A Brokelyn guide to classical music

Photo by iStock.

Photo by iStock.

Take a stroll past the Lincoln Center fountain or a little south, past the Carnegie Deli, and the fall stirrings of classical music in New York are inescapable. Unfortunately, so are the ticket prices. As concert halls open with black-tie galas and billboards advertise world-class soloists for the price of a Broadway show, it’s clear that live big-name classical concerts are as upper-crusty as ever. But all’s not lost if you’re living among the masses and still want to catch the masterworks live. Our great borough is home to some almost-professional orchestras that should more than scratch that Beethovian itch, and save you enough for the occasional digital big name (Yo-Yo Ma for $9.99 here).

The groups here have a mix of students, amateurs of all ages and semi-professionals. Go to any given concert, and you should hear real repertoire, played the way it’s meant to be. Serious concert-goers might be reminded at times that they’re not sharing air with the NY Phil. But for the rest of us music-lovers, Haydn’s Surprise symphony should go without surprise.

Brooklyn Symphony Orchestra, free
The BSO is the oldest of the bunch, and it performs in Brooklyn Heights’ St. Ann’s Church—a venue beautiful enough to enhance any music the orchestra churns out. The BSO is a large group, with a real mix of skill in its ranks, but the size makes for a big sound that should suit the grand chords of the Wagner overture on Oct. 25 (a Mozart Oboe Concerto and Tchaikowsky’s Suite #2. are also on tap). Details here.

The String Orchestra of Brooklyn, $10
The SOB (yes, they go by that acronym) also performs in St. Ann’s, but that’s about where the similarities to the BSO end. The SOB is much smaller, and as you might have noticed from the name, they’re strings-only, which restricts the available music. But there’s still more than enough out there, especially for just a few performances a year. And these guys seem to have a little fun with their programs. Their concert this past Saturday was entitled “Fugueeddaboutit,” and featured Bach’s, Mozart’s and Beethoven’s takes on the fugue, a musical style where a theme is repeated throughout the orchestra. The price tag doesn’t compare to BSO’s “free,” but based on this SOB Youtube video, the $10 might be worth it. The next concert is Nov. 21, with Bartok, Janacek, Webern and Sibelius. Details should be posted on the SOB site soon, we’ve been told.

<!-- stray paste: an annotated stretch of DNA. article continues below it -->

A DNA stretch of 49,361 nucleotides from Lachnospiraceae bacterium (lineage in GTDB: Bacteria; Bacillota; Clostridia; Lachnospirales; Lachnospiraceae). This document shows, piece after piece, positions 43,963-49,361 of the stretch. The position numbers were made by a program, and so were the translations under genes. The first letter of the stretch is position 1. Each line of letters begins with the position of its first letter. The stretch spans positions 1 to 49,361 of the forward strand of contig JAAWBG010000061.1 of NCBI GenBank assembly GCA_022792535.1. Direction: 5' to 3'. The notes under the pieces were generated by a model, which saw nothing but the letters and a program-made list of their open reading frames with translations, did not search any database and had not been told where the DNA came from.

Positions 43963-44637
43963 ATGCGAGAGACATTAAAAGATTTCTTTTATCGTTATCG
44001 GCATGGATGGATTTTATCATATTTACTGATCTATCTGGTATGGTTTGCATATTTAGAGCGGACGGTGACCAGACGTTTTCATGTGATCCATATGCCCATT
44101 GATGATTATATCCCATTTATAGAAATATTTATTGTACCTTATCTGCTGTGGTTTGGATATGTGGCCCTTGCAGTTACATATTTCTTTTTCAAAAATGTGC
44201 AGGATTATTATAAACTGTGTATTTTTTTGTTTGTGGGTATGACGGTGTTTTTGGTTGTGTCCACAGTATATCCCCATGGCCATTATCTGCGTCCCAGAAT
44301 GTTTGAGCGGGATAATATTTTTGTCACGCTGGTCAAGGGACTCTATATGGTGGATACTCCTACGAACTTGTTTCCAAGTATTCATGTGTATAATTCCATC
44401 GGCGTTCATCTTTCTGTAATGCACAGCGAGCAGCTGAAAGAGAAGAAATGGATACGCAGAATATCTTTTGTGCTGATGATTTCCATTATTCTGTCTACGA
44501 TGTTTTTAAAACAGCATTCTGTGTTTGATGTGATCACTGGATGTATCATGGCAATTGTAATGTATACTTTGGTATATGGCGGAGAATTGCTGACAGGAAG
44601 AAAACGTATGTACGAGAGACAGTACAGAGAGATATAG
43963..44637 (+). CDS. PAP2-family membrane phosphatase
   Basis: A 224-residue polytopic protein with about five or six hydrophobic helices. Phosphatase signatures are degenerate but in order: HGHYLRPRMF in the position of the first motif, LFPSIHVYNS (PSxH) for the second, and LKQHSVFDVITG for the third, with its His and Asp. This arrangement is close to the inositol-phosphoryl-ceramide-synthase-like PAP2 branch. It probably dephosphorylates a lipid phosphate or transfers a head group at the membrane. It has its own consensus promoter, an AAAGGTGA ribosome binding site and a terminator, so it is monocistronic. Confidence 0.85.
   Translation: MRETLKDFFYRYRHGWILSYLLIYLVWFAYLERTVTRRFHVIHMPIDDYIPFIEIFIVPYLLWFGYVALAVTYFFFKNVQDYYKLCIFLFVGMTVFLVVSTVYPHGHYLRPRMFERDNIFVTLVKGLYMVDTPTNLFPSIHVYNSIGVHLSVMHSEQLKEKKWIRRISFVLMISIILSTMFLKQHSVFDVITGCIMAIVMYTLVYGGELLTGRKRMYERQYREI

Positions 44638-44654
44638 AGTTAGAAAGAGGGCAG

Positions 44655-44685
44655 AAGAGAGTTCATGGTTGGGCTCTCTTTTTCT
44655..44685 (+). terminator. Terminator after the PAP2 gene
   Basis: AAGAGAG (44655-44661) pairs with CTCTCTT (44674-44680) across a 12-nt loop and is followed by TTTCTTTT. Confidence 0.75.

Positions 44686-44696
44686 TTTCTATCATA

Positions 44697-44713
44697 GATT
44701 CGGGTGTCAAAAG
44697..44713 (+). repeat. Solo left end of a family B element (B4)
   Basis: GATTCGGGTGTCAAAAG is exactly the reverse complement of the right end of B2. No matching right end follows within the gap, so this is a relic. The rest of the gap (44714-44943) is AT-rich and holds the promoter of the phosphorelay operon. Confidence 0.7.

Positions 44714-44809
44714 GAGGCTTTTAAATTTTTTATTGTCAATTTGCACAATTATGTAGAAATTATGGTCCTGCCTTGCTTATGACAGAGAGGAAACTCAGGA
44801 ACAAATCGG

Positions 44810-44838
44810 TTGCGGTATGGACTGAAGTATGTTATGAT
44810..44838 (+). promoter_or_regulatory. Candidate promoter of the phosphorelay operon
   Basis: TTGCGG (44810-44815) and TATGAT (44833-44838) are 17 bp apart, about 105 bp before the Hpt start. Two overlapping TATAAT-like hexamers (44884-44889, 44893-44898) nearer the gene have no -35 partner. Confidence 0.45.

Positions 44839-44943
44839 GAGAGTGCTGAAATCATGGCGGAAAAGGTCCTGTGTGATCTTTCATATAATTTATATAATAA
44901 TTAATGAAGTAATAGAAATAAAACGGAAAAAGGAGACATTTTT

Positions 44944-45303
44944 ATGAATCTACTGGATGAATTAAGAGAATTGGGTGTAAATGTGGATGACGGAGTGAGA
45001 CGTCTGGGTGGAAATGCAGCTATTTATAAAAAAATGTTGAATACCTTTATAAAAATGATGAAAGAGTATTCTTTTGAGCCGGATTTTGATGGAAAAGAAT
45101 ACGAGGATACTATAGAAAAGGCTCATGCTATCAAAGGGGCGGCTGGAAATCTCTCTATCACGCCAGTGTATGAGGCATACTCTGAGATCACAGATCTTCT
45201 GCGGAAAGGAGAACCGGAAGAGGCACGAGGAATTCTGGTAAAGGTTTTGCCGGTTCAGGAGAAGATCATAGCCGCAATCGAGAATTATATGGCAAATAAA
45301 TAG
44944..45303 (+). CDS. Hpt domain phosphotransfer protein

Brooklyn Conservatory Community Orchestra, $15/$8 students and seniors
We’re back to a full symphony orchestra here, and the real draw of this Park-Slope-based group seems to be its ties to the community. The BCCO has played in several public schools throughout the area, and this season’s concerts are in a high school and two churches. Based on the group’s audio excerpts, $15 seems a bit pricey for the product, but the season’s young soloists do look promising. Next concert on Dec. 5, with Barber, Chausson and Mozart. Details here.

Brooklyn College Conservatory Orchestra, $5
We can’t tell you much about this group, but it’s the primary orchestra of a college conservatory, so it’s bound to be full of young, enthusiastic and, maybe most importantly, constantly-practicing musicians. Here’s a taste of the orchestra’s modern side with some Philip Glass. Concerts are at Brooklyn College’s Whitman Hall, and the next one is on Nov. 5, with Sibelius and Beethoven. Details and season schedule here.

5 Comment